Housing market continues digging out of deep pandemic hole
We’ve seen a lot of changes with the pandemic – homeownership being one of them. While there’s no place like home, finding one in the current market is nearly impossible.
Dan McCormack had a plan. He was going to build a home. It was supposed to cost about $150,000 to build. That was a year ago. Things have changed.
"Right now, I think with the costs, we are now over $200,000, and I don’t think the house is worth that much," he said.
McCormack now has a new plan.
"For now it’s just on hold until everything comes down, because it’s just too high for me to afford," he said.
While people like McCormack are seeing the increased costs and saying, "I’ll wait it out," others are forging ahead – some with smaller homes – that are still costing more than they budgeted for.
"We’ve had to raise our product anywhere from $40,000 to $60,000 depending on the home," said George Amedore of Amedore homes.
Amedore says experienced workers are hard to find right now and supply costs for just about everything are way up.
He says some customers have told him they can’t afford what they originally wanted to do.
"Three customers this week tell me they are going to have to put their plans on hold, maybe wait a year," he said.
In one example, the projected cost of a new home increased by $50,000 just a few weeks after the buyer signed on the dotted line. Amedore says he’ll still honor the contract and eat the added expense.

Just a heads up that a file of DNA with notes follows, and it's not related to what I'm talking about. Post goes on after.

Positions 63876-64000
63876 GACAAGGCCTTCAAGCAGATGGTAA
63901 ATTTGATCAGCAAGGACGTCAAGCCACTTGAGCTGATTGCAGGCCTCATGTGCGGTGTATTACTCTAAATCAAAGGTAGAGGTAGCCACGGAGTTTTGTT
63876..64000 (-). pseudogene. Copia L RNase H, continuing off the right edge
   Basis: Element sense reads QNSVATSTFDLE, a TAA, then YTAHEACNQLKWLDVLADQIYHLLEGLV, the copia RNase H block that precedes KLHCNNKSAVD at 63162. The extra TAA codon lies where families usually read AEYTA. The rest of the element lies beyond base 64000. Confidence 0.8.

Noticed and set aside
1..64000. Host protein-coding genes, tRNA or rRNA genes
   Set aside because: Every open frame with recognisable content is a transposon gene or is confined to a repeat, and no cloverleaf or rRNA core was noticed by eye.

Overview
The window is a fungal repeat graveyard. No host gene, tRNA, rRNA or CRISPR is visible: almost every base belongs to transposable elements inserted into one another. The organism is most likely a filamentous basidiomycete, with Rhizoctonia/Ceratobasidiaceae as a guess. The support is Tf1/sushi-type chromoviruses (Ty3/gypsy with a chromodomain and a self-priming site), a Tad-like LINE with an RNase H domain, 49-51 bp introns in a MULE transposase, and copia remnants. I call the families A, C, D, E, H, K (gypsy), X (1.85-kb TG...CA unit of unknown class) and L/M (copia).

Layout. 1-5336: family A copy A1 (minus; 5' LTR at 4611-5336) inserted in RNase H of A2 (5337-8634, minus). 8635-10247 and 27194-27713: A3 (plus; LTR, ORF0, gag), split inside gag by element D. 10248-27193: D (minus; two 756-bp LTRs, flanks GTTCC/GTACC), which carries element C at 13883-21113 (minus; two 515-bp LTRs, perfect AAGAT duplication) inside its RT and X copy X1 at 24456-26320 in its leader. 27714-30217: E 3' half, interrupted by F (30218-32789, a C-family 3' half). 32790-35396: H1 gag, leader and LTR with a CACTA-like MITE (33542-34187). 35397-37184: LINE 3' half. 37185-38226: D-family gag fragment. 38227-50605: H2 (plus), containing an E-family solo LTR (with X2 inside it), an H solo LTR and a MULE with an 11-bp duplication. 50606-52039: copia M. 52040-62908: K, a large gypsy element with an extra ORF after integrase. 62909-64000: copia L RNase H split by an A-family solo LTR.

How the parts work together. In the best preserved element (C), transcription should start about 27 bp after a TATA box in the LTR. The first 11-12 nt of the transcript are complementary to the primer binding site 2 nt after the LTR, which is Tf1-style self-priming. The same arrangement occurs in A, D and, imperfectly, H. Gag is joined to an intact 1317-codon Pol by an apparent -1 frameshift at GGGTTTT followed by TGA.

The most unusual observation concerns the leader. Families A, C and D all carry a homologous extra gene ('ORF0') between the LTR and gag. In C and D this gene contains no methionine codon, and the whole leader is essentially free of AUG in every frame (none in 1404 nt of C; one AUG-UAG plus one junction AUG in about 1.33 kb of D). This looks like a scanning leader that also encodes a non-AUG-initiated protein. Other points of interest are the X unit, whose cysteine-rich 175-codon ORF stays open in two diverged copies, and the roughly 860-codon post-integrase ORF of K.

Attorney Jennifer Dominelli of Smith Dominelli & Getty says not every builder will do that. Most contracts allow for changes in the price if construction costs increase beyond a builder’s control.
"If somebody’s on a very tight budget and looking to buy right now, new construction may not be the route for them because it’s questionable what the costs are going to be because there is fluctuation," she said.
The real estate market is not immune to such spiking costs. Bidding wars and inflated offers have become common.
In fact, Dominelli says not only are more clients buying houses – they’re wanting contracts drawn up and approved fast.
That’s because second, third and even fourth offers are rolling in during contract review. If they offer more money, the early bird does not get the worm.
What’s a would-be buyer to do? Dominelli says it’s just too competitive to go it alone right now. A realtor can help keep your offer reasonable.
If all else fails, give it the personal touch. Present your offer with a letter explaining why you want to live in the home.
Dominelli says telling the seller about yourself is sometimes very effective and might make your offer more attractive over someone else’s.
What if you want to build something new instead of buying an existing house? Know the expectations you’ll need by watching the video of Jerry Gretzinger’s story.